Arnold & Porter Client FHFA Ruled Exempt from Chicago Foreclosure Law and Its Fees
U.S. District Court Judge Thomas Durkin ruled on August 23, 2013 that any vacant buildings in foreclosure with mortgages backed by Fannie Mae and Freddie Mac do not have to follow Chicago’s vacant building registration and maintenance ordinance. It is a significant victory for Arnold & Porter LLP’s client, the Federal Housing Finance Agency, which the court acknowledged was given “broad powers” by Congress to supervise Fannie Mae and Freddie Mac in administering their nationwide programs that respond to the country’s financial crisis.
The firm had filed the federal lawsuit on behalf of the FHFA against the city, claiming that properties that served as collateral for Fannie Mae and Freddie Mac mortgages were exempt from the ordinance and that any related fees or penalties constituted an illegal “tax” on them. Chicago’s law requires not just owners of vacant buildings, but also mortgagees -- the holder of the mortgage but not necessarily the owner of the mortgage -- to register a building after it becomes vacant, pay a $500 registration fee, and maintain certain property standards. Violators of the ordinance can trigger fees of $500 to $1,000 for each infraction. The City contended that any fines and penalties it imposed under its ordinance were actually assessed against privately-owned “Fannie and Freddie,” and not the FHFA. In denying the city’s motions for dismissal, however, Judge Durkin ruled that its line of reasoning was “meritless.”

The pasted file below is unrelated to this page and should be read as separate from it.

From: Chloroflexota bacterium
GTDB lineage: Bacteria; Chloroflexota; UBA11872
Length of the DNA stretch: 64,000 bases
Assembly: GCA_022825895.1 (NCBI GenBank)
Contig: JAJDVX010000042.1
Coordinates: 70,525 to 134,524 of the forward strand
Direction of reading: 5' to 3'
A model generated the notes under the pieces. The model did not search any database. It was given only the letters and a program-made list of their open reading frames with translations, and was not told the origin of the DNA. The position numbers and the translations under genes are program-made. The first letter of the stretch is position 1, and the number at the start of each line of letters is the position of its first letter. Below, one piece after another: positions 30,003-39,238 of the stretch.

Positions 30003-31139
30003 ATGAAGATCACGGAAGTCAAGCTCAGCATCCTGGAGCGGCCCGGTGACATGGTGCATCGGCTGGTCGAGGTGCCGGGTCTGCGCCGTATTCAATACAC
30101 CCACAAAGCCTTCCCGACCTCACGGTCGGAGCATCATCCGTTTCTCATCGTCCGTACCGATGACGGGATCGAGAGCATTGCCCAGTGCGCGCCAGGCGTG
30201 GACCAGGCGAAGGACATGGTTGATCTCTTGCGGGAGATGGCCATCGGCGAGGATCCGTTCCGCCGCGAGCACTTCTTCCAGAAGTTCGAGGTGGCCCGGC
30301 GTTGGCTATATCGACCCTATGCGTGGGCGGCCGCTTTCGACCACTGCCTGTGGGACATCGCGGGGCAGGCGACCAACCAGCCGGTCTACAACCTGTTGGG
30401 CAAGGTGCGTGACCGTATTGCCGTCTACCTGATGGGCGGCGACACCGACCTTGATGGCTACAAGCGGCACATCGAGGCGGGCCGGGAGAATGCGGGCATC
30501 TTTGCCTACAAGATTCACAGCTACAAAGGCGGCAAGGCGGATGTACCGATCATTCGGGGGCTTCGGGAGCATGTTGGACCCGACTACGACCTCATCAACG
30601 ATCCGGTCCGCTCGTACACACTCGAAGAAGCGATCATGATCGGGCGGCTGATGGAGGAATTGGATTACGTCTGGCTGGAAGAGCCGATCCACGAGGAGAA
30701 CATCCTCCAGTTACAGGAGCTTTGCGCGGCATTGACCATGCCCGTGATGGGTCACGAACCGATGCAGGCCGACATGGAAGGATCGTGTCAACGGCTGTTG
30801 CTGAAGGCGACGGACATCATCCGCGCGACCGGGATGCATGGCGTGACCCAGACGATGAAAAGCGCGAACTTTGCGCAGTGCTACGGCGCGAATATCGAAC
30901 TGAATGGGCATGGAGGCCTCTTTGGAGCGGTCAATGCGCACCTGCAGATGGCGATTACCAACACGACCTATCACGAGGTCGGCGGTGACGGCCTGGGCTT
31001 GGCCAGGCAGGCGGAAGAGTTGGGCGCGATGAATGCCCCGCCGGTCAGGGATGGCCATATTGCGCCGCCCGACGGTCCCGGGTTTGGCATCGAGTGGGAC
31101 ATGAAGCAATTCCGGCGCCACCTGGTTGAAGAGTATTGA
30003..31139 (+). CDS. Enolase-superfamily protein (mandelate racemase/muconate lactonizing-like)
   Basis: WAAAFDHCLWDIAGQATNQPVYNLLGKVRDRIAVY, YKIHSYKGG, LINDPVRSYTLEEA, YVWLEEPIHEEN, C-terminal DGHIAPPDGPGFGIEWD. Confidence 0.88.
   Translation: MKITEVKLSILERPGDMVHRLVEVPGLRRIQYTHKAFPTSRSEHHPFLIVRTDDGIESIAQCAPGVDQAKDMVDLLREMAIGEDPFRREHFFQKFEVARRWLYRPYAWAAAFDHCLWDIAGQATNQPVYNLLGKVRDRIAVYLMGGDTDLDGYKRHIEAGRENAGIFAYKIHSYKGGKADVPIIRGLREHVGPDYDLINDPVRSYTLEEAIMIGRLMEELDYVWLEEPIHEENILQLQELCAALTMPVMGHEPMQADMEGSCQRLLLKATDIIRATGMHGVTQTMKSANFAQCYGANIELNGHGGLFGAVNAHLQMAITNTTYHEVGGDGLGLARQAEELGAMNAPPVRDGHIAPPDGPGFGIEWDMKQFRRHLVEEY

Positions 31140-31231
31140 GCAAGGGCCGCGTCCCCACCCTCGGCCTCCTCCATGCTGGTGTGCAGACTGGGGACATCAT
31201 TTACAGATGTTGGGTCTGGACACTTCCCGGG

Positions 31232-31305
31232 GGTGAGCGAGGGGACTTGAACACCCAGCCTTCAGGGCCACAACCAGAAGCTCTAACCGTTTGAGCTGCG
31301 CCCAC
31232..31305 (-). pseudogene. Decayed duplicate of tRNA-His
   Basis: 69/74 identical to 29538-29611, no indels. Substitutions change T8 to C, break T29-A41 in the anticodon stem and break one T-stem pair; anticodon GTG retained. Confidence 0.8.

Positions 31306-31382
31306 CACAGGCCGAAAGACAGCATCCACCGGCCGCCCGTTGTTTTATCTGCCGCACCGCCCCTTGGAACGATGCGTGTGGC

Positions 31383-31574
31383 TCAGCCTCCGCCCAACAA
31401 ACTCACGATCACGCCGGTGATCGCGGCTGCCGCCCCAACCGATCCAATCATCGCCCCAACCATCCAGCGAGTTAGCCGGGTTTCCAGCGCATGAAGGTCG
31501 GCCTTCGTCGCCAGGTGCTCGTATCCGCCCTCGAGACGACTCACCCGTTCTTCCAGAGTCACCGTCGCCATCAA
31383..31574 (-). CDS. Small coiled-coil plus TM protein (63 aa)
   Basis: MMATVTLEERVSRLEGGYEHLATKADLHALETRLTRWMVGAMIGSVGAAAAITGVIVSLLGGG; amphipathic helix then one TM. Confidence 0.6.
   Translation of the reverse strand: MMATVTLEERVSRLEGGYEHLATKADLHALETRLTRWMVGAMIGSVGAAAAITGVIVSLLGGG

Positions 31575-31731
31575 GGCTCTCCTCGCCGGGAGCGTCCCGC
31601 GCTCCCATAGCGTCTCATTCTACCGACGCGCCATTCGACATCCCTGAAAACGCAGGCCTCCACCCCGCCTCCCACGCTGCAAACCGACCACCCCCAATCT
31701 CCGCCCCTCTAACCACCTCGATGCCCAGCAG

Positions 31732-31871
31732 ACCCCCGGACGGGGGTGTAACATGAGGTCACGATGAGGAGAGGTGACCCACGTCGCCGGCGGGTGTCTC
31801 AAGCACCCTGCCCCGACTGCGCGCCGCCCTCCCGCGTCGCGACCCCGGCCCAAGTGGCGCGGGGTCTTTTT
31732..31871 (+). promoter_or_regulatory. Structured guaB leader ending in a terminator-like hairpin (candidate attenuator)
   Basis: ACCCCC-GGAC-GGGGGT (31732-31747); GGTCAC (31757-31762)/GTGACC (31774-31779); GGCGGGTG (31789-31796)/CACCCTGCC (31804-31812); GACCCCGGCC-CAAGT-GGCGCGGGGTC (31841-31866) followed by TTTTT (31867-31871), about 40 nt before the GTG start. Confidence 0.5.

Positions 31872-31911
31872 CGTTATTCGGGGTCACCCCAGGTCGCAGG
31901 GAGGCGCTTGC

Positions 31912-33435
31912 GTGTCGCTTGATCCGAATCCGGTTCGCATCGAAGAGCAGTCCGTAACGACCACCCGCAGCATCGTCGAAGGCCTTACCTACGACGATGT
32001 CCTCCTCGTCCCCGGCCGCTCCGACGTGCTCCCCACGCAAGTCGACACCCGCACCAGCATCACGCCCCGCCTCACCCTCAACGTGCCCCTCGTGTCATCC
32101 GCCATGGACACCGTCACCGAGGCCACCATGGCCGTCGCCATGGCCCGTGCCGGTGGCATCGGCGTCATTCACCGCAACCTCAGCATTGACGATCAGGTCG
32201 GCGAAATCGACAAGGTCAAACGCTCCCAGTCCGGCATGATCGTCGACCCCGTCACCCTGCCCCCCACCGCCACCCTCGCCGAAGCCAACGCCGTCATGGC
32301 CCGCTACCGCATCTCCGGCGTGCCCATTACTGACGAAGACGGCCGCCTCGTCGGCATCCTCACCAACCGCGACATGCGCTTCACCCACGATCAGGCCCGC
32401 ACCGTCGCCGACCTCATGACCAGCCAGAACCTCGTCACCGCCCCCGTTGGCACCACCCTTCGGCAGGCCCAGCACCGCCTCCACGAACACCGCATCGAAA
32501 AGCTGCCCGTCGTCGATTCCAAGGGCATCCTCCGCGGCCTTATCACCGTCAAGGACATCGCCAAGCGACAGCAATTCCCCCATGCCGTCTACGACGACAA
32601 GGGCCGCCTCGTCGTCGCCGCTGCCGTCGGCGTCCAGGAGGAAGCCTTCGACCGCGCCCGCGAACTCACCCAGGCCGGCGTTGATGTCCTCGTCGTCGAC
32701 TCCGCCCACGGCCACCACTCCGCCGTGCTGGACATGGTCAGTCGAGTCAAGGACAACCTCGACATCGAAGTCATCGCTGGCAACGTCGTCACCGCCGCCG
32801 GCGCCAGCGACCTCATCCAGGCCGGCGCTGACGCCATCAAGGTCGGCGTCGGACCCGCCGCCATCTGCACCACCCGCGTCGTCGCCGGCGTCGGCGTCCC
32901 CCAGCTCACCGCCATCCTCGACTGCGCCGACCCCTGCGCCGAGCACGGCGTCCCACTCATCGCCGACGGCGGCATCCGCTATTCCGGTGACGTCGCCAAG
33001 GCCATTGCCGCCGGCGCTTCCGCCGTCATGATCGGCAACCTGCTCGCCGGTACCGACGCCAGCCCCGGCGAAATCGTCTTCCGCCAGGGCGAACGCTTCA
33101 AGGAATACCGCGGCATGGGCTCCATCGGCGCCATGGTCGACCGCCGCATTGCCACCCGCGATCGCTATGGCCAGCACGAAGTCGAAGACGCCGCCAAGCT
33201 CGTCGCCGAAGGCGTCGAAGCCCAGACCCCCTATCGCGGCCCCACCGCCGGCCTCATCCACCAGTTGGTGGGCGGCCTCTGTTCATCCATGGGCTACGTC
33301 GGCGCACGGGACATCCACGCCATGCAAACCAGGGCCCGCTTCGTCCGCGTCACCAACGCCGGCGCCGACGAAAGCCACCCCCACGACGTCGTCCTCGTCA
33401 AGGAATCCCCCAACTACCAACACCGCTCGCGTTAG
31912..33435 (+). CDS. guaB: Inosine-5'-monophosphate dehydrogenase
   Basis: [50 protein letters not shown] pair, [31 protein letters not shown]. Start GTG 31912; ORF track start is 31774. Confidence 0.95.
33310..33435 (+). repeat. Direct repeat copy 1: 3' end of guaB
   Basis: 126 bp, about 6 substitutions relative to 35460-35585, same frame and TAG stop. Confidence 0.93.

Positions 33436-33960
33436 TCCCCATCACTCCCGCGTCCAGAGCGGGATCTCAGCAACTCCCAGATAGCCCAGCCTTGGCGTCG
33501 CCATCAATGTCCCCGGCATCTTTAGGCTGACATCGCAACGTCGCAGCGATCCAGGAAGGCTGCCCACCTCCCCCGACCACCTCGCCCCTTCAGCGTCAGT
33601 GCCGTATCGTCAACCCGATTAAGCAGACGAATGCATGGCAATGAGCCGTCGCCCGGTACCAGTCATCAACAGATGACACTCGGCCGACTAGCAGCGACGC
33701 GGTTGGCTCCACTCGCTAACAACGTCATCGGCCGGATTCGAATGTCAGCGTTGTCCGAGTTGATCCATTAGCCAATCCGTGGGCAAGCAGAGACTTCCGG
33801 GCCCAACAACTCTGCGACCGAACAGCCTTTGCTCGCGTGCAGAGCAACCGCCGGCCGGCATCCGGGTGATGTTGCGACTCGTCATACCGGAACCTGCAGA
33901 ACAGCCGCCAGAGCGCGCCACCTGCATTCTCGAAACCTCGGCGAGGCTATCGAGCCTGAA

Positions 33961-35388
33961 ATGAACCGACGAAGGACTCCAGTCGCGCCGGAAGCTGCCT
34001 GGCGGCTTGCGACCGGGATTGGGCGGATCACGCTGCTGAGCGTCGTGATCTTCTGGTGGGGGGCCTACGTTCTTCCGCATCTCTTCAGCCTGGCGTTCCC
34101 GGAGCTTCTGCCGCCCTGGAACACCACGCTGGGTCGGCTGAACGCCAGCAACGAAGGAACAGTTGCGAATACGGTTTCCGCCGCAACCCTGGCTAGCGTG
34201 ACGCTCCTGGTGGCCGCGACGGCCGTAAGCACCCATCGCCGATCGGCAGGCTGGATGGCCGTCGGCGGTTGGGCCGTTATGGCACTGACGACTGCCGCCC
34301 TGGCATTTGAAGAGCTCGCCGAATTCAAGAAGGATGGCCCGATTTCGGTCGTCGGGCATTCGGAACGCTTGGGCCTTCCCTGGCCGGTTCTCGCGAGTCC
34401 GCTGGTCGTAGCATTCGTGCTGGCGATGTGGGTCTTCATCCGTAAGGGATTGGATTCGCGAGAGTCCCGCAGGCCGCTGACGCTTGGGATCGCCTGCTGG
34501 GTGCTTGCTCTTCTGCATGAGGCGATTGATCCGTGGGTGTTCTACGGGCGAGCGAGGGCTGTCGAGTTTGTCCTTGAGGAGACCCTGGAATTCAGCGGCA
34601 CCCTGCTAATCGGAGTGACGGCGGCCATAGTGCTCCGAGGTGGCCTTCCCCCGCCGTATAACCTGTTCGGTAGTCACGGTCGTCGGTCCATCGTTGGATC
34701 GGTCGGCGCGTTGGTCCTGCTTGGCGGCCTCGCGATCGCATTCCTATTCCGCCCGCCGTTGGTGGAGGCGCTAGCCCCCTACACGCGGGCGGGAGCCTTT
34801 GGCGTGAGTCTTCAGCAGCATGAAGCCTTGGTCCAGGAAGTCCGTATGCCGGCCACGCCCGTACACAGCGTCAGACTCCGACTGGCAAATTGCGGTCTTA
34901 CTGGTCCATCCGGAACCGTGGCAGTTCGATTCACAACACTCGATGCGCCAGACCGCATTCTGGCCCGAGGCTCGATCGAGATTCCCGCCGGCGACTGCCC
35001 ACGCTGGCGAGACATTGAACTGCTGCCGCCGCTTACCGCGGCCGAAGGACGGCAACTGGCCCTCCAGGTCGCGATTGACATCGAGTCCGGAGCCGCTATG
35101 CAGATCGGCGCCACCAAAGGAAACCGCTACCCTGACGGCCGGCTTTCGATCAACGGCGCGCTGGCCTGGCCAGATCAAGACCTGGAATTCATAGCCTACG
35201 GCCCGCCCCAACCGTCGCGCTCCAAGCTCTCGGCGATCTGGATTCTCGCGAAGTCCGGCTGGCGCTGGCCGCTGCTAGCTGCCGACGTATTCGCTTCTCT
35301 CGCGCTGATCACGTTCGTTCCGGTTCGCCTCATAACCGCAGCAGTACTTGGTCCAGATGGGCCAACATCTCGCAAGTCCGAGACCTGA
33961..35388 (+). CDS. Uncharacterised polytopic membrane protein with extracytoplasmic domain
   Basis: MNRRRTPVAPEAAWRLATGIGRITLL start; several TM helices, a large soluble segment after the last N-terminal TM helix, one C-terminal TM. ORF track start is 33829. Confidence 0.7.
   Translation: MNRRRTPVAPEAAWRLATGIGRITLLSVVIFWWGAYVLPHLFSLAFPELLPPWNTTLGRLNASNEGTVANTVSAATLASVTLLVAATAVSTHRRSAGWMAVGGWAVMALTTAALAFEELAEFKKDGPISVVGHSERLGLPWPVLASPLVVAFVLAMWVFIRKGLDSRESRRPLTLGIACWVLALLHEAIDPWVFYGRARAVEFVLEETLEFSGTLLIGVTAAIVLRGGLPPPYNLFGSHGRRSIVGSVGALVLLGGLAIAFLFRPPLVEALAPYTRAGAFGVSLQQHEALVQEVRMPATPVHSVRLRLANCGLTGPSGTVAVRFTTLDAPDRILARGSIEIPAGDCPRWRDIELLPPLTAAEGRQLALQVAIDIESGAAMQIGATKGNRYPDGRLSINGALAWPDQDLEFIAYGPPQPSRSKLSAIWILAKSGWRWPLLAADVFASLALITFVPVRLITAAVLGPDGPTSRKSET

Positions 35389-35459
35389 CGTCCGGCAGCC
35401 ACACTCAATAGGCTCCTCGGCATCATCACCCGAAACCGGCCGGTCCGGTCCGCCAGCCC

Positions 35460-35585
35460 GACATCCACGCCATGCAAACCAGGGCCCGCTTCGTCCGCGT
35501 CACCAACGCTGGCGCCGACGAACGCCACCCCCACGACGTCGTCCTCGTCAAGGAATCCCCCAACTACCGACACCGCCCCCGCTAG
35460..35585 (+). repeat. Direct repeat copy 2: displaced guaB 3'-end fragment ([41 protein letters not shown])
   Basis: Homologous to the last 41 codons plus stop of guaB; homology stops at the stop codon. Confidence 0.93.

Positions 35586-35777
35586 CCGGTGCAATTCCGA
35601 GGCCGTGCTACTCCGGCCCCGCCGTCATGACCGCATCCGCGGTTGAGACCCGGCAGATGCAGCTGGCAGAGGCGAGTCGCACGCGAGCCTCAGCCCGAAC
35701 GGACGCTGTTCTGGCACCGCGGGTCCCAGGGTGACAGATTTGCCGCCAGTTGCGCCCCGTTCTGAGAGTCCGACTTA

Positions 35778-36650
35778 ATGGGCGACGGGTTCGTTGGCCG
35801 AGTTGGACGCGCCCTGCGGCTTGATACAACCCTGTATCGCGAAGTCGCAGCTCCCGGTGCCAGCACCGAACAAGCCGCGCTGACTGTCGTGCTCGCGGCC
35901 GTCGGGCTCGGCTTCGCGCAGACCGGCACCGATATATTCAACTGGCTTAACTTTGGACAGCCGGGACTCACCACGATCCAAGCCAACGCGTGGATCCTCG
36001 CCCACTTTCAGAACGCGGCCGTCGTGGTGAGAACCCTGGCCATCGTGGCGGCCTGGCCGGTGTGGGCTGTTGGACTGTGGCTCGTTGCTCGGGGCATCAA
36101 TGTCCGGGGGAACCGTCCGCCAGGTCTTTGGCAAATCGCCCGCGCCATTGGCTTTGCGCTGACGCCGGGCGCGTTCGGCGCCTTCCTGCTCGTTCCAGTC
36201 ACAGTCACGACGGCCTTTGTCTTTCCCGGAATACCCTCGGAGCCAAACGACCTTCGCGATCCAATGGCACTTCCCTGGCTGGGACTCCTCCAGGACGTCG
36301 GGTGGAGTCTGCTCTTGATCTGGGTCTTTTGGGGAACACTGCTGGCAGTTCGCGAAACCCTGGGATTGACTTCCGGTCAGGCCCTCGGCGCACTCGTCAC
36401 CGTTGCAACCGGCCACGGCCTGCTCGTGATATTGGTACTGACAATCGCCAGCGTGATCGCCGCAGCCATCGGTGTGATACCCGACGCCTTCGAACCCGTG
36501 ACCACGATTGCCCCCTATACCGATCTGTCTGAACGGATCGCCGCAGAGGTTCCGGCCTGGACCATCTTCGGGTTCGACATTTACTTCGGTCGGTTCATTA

Arnold & Porter partners Howard N. Cayne, Asim Varma and David B. Bergman, resident in the firm’s DC office, served on the firm’s legal team. The case is cited as Federal Housing Finance Agency, on its own behalf and as conservator of Fannie Mae and Freddie Mac v. City of Chicago, U.S. District Court for the Northern District of Illinois, Eastern Division, No. 11 C 8795.